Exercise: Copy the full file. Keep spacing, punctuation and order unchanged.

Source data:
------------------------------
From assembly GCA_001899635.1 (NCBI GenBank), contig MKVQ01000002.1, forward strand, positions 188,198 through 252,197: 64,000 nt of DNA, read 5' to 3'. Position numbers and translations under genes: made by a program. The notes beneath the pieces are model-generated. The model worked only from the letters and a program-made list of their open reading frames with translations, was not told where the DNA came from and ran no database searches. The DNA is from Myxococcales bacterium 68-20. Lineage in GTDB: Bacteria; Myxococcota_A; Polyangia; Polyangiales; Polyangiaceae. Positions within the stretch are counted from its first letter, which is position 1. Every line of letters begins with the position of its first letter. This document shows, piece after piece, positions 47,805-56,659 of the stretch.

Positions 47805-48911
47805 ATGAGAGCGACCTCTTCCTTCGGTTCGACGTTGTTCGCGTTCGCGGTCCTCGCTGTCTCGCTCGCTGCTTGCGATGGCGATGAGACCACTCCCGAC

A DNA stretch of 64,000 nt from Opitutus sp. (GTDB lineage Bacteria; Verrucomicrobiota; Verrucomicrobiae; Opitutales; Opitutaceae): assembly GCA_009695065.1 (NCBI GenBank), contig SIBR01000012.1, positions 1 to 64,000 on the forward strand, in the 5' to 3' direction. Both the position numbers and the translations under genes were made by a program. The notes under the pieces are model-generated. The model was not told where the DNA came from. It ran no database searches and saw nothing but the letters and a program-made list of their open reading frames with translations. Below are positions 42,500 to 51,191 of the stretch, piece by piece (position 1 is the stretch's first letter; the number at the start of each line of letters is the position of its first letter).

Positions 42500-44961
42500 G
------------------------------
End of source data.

From assembly GCA_001899635.1 (NCBI GenBank), contig MKVQ01000002.1, forward strand, positions 188,198 through 252,197: 64,000 nt of DNA, read 5' to 3'. Position numbers and translations under genes: made by a program. The notes beneath the pieces are model-generated. The model worked only from the letters and a program-made list of their open reading frames with translations, was not told where the DNA came from and ran no database searches. The DNA is from Myxococcales bacterium 68-20. Lineage in GTDB: Bacteria; Myxococcota_A; Polyangia; Polyangiales; Polyangiaceae. Positions within the stretch are counted from its first letter, which is position 1. Every line of letters begins with the position of its first letter. This document shows, piece after piece, positions 47,805-56,659 of the stretch.

Positions 47805-48911
47805 ATGAGAGCGACCTCTTCCTTCGGTTCGACGTTGTTCGCGTTCGCGGTCCTCGCTGTCTCGCTCGCTGCTTGCGATGGCGATGAGACCACTCCCGAC

A DNA stretch of 64,000 nt from Opitutus sp. (GTDB lineage Bacteria; Verrucomicrobiota; Verrucomicrobiae; Opitutales; Opitutaceae): assembly GCA_009695065.1 (NCBI GenBank), contig SIBR01000012.1, positions 1 to 64,000 on the forward strand, in the 5' to 3' direction. Both the position numbers and the translations under genes were made by a program. The notes under the pieces are model-generated. The model was not told where the DNA came from. It ran no database searches and saw nothing but the letters and a program-made list of their open reading frames with translations. Below are positions 42,500 to 51,191 of the stretch, piece by piece (position 1 is the stretch's first letter; the number at the start of each line of letters is the position of its first letter).

Positions 42500-44961
42500 G